April 05, 2011

Dhanga Baiga

In March 2010, I spent a week at the Jan Swasthya Sahyog, a health clinic in the village of Ganiyari, Chhattisgarh. My photographer buddy Tom was along too. We spent a fascinating few days watching the doctors at the clinic cope with the load of patients, speaking to some of the patients. It was an eye-opening time, one that, for various unfortunate reasons not entirely under my control, I have not written about enough.

JSS has an active outreach programme. What this means is that they train health workers in villages where there is little or no health care, and these people are able to cope with simple issues. Once a week, a JSS team runs outreach clinics. Residents of various nearby villages can come to these day-long clinics and meet JSS doctors about concerns the health workers cannot handle.

One outreach clinic runs every Tuesday, in a village called Bamhni that's about 60 km from Ganiyari. When Tom and I got there with the JSS team, several dozen people people from the area were waiting patiently to see Dr Yogesh Jain, the JSS doctor who had come that day.

Among them was Dhanga Baiga, a man whom it was sad and difficult to even look at. I'd have guessed he was 55, though it was hard to say for sure. He must have been close to 6 feet tall, and had legs and arms like proverbial sticks. He was suffering from TB, endemic in such corners of the country.

I remember Yogesh sitting in his room attending to a stream of patients, and then Dhanga walked in slowly, haltingly. I don't like being a voyeur with doctors and their patients. But I could not help looking in a few times as Yogesh and Dhanga sat there, for all the world like a father wasting away and his son trying to reassure him. It was in the soft, calm tone Yogesh used, in the resigned air Dhanga had, in the gentle hand I saw Yogesh put on Dhanga's knee.

Something in the quiet bond between these two men touched me somewhere deep.

A few minutes later, Dhanga walked unsteadily to a blue weighing machine. Even as he stepped onto it, I feared he would fall. But he didn't, and the machine duly recorded his weight: 28.9 kg.

Nearly my height, older than me, Dhanga Baiga weighed ten kg less than my ten year-old son. A JSS report from later in 2010 has Tom's picture of Dhanga weighing himself on its cover, with this comment inside: "Dhanga Baiga, 55 years old, suffering from tuberculosis and chronic hunger. Weighs 28 kilos. Body Mass Index 10.9, considered too low to be compatible with life."

Those last few words were prophetic. I was in Bamhni again on a Tuesday two weeks ago. Dhanga wasn't there, and I met Yogesh in the Ganiyari clinic that evening. "We just heard," he told me. "Dhanga died last night."


Tom has his account of this sad story, with some of his pictures from our week there (including the one from the weighing machine) on his blog here: The Sad Story of Dhanga Baiga.


Suresh said...

Thanks for this story, Dilip. That tells us how far we have to go. If there's anything that can be done to support the work of the JSS, please let me know.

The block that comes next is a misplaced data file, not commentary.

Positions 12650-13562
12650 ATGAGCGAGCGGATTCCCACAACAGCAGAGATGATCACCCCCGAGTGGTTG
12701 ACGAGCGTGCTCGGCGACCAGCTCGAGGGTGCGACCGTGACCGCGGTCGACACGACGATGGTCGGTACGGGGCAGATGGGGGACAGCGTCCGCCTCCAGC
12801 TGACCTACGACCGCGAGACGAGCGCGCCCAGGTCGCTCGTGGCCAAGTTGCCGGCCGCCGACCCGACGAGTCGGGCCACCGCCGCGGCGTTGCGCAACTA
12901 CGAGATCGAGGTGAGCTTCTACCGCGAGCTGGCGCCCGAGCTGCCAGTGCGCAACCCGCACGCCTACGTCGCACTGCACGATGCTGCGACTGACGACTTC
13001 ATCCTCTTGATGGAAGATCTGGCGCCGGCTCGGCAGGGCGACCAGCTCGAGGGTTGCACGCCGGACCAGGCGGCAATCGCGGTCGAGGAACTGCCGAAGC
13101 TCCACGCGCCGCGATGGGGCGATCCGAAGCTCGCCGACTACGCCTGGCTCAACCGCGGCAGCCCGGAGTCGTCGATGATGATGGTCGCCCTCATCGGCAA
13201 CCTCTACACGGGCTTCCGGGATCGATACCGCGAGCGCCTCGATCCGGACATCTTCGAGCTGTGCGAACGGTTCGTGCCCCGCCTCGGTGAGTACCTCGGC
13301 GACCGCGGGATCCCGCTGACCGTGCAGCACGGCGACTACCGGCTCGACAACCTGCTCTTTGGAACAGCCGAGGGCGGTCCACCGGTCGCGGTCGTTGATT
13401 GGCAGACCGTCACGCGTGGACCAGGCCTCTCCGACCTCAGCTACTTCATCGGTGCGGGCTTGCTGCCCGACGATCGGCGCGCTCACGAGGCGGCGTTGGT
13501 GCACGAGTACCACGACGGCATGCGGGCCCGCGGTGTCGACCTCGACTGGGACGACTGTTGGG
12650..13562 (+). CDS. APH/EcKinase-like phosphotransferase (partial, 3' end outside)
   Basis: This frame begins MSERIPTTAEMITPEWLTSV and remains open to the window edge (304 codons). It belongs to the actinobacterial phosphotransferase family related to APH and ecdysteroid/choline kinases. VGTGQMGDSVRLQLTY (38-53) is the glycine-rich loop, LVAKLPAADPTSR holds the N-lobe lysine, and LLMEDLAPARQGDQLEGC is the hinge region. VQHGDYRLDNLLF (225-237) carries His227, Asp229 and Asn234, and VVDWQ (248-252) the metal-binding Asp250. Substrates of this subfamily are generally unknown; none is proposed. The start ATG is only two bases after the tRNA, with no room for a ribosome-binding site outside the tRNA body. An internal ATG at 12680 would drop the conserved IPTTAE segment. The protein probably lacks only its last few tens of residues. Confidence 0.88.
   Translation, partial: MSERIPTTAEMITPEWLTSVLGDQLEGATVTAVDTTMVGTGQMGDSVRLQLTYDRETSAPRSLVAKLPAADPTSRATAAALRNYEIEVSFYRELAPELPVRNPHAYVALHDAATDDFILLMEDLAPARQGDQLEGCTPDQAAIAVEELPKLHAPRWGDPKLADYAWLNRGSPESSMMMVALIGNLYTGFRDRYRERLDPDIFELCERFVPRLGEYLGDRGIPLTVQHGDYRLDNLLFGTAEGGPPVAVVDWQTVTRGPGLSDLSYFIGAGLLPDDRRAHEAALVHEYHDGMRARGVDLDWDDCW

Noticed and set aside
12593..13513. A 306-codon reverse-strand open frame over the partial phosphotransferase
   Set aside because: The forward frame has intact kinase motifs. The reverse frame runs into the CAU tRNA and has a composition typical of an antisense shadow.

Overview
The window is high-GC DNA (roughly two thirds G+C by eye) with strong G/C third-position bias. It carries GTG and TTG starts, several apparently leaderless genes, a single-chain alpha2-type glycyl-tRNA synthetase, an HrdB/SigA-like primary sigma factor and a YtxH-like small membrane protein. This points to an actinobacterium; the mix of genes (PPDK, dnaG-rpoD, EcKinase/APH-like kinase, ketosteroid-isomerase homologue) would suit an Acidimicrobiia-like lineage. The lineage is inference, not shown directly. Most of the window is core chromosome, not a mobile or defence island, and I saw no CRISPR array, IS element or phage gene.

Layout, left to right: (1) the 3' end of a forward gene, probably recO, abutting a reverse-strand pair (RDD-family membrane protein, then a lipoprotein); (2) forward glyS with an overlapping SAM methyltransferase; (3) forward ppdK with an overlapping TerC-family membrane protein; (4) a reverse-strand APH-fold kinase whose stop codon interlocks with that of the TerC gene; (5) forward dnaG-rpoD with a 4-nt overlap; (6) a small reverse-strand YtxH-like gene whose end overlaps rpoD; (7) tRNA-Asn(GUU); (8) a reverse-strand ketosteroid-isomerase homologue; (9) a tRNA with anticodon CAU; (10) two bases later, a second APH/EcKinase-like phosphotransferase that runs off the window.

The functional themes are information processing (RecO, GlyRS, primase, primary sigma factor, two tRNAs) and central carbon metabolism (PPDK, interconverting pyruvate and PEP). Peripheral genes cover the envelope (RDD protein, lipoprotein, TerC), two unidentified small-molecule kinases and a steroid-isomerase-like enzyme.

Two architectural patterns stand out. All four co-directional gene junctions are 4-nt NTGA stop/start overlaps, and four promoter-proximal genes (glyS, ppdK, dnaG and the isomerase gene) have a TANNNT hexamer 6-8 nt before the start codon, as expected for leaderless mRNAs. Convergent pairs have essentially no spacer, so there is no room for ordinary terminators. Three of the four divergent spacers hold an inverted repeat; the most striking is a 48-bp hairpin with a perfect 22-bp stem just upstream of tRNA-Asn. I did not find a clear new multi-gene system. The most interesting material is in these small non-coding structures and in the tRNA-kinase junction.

Saby said...

@ Suresh,
Nicely put. We really have far to go to make sure that basic dignity of human life is restored.

@ Dilip,
Great work on the story. I guess readers would like more of your insights on incidents like this. For ex, how come people can't avail food for survival.? Corrupt PDS.?. Geographical isolation in terms of civic amenities.?.. or the tribal culture that is still in the hunter-gatherer subsistence mode.?.

Dilip D'Souza said...

Thanks Suresh. I'll write you email separately when I get a moment.

Tom Pietrasik said...

A good blog post Dilip - important that Dhanga's tragic death is being heard about by others. Hard to believe that his BMI was only 10.9! The WHO say 18.5-25 is normal and describe anything below 16 as severe thinness.

Saby, the PDS is certainly not properly implemented and suffers from administrators who are not accountable to those they are meant to serve. I recently saw food that was meant for hungry people syphoned off and sold on the open market in Gaya District, U.P. But worst of all, the PDS monthly allotment of food to which families are entitled is not actually sufficient to meet their calorific needs as it never lasts more than two weeks.

Saby said...

@ Tom,

Thanks for sharing your observations.
I guess it goes without saying that corruption in PDS is a symptom of a deeper malaise.
The Justice system in my nation is a joke especially the judicial component of law enforcement. People just don't have any fear of the legal punishment because they know, that the courts are never going to deliver verdicts on time and later those could be negotiated too.
And that I believe provides an extra incentive, along with an already fragile ethical fabric, to aid and abett corruption.
Kudos to JSS for helping make life a bit easier at the bottom of the pyramid.